Human betaherpesvirus 6
- HuACyV 10:
Human associated cyclovirus 10
Reverse transcription quantitative polymerase chain reaction
Metagenomic next-generation sequencing
Respiratory syncytial virus
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We thank Jerome Verleyen and Juan Manuel Hurtado for their computer support. We also thank the Dirección General de Cómputo y de Tecnologías de la Información (DGTIC-UNAM) for providing Supercomputing resources on MIZTLI through the projects LANCAD-UNAM-DGTIC-350 and LANCAD-UNAM-DGTIC-396.
This work was partially supported by grants ‘Epidemiología Genómica de los Virus SARS-CoV-2 Circulantes en México’ (to CFA) from CONACYT, grant 057 from the ‘Ministry of Education, Science, Technology and Innovation (SECTEI) of Mexico City’ (to CFA), and CONACYT FORDECYT 2020, “Caracterización de la diversidad viral y bacteriana presenta en la enfermedad respiratoria aguda” (to JAVP). RGL is the recipient of a 2021 postdoctoral fellowship from CONACYT, linked to ProNacEs #I1000/023/2021; C-08/2021.
Ethics approval and consent to participate
Samples were collected and processed as part of the national response to COVID-19 under the Mexican Official NOM-017-SSA2-2012 for epidemiological surveillance of Viral Respiratory Disease emitted and approved by the CONAVE (National Counsel of Epidemiology Surveillance) of the Ministry of Health of the Government of Mexico. Samples were collected at the “Instituto de Diagnóstico y Referencia Epidemiológicos” (InDRE) and “Instituto Nacional de Enfermedades Respiratorias Ismael Cosio Villegas” (INER), by guidance and regulations of declaration of Helsinki, as part of the early diagnostics scheme in public health laboratories and hospitals in Mexico City (Red Nacional de Laboratorios Estatales de Salud Pública, RNLSP; Instituto Nacional de Enfermedades Respiratorias, INER; and Instituto Mexicano del Seguro Social, IMSS). Based on Mexican Official NOM-017-SSA2-2012 Institutional Review Board (IRB), approval is not required. Nor informed consent from patients was required. All samples were anonymized before use.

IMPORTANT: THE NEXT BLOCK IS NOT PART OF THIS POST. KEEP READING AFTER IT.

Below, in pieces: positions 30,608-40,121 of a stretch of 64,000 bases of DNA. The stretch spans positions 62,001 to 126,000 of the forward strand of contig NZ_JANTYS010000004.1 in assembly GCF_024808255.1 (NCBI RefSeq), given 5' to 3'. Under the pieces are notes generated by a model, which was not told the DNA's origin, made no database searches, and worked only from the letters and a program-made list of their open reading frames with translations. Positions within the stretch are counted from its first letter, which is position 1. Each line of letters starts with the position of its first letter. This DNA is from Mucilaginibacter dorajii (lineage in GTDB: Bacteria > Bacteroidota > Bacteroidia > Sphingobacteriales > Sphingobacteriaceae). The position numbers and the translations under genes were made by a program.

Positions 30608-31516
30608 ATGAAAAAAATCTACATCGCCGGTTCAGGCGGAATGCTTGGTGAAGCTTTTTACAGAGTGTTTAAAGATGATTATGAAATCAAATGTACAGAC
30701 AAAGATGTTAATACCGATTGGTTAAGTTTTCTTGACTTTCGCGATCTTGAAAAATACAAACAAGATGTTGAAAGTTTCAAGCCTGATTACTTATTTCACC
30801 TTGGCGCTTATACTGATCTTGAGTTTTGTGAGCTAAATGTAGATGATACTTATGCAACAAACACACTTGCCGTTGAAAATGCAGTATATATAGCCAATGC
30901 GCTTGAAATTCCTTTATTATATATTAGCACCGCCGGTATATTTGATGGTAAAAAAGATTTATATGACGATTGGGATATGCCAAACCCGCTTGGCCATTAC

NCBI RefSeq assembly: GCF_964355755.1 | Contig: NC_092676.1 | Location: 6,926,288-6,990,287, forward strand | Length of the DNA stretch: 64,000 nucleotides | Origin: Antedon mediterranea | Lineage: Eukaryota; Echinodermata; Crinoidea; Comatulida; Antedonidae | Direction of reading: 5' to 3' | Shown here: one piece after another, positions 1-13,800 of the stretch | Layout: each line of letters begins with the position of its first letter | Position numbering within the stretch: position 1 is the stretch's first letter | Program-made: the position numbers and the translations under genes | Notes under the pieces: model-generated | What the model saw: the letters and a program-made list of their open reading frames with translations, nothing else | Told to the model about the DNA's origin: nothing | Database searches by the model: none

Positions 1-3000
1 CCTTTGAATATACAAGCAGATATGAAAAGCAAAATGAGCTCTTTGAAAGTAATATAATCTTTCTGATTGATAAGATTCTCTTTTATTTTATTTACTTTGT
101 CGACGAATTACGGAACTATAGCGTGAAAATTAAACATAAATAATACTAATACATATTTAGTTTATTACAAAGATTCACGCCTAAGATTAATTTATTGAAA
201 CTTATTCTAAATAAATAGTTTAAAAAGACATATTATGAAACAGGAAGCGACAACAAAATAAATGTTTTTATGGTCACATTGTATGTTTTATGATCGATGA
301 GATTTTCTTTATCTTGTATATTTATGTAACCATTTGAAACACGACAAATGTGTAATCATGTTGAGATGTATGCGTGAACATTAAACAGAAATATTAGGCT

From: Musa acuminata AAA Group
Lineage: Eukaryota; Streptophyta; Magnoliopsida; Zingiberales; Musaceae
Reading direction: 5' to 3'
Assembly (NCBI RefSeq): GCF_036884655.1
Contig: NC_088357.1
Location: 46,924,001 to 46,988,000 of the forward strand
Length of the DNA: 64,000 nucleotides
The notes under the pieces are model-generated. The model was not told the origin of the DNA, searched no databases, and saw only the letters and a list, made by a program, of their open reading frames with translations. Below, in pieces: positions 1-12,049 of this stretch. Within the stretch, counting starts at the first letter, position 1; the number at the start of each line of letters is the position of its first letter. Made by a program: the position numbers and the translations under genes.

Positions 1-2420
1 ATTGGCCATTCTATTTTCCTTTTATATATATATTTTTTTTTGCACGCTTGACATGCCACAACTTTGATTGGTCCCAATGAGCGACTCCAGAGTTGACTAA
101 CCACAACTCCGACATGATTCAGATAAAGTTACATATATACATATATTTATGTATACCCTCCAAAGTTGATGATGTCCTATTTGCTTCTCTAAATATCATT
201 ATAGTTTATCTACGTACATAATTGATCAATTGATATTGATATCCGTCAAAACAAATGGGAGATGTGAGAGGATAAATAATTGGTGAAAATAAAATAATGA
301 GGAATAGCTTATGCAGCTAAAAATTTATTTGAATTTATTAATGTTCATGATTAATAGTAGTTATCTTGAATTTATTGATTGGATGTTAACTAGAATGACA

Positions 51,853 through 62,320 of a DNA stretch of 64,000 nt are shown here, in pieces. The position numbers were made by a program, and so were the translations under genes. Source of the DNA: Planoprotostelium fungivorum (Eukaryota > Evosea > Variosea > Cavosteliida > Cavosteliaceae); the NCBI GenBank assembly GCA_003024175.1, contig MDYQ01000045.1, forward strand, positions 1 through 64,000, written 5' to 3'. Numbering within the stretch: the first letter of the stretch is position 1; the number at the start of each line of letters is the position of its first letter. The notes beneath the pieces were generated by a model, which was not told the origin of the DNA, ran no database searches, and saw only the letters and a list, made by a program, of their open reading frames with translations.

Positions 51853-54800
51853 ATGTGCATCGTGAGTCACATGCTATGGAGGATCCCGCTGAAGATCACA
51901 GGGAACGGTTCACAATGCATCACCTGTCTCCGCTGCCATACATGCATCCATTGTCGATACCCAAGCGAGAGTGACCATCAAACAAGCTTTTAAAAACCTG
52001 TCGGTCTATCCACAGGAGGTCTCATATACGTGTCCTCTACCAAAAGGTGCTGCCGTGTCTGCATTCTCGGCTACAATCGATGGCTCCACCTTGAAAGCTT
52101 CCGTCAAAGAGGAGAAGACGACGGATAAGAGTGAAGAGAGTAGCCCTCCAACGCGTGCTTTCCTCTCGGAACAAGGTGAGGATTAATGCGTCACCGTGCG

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Patients included in the study. Information of samples included in study, sample ID, age, and sex of patients, place of collection, date of sample and start of the symptoms, clinical status, comorbidities, sample type, and diagnostic test for other respiratory viruses if performed. Table S2. General sequencing data and SARS-CoV-2 sequenced genome characteristics. Number of reads (original total reads, filtered reads, SARS-CoV-2-specific reads, reads used for metagenomic analysis) and results of SARS-CoV-2 genome sequencing. Table S3. Respiratory viruses found in SARS-CoV-2 positive samples. List of samples with homologs to other (non-SARS-CoV-2) human respiratory viruses. Table S4. Other human (non-respiratory) viruses, found in SARS-CoV-2 positive samples. List of samples with homologs to other non-respiratory human viruses. Table S5. Viruses of other vertebrates found in SARS-CoV-2 infected patients. Contains list of samples with homologs to viruses of other vertebrate species found in SARS-CoV-2 infected patients. Table S6. Non-vertebrate viruses found in SARS-CoV-2 infected persons. Contains list of samples with homologs to non-vertebrate viruses. Table S7. Non-SARS-CoV-2 viruses with > 25% genome coverage. Contains list of viruses, where more than 25% genome was sequenced, from those found in SARS-CoV-2 positive samples.
Age distribution in different outcome groups. Boxplot shows age quartiles for each group of patients (deceased, hospitalized and ambulatory). Boxes are delimited by Q1 and Q3 and whiskers show IQR*1.5 from either Q1 or Q3. Medians (Q2) are shown as black horizontal bars inside boxes.
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Iša, P., Taboada, B., García-López, R. et al. Metagenomic analysis reveals differences in the co-occurrence and abundance of viral species in SARS-CoV-2 patients with different severity of disease. BMC Infect Dis 22, 792 (2022). https://doi.org/10.1186/s12879-022-07783-8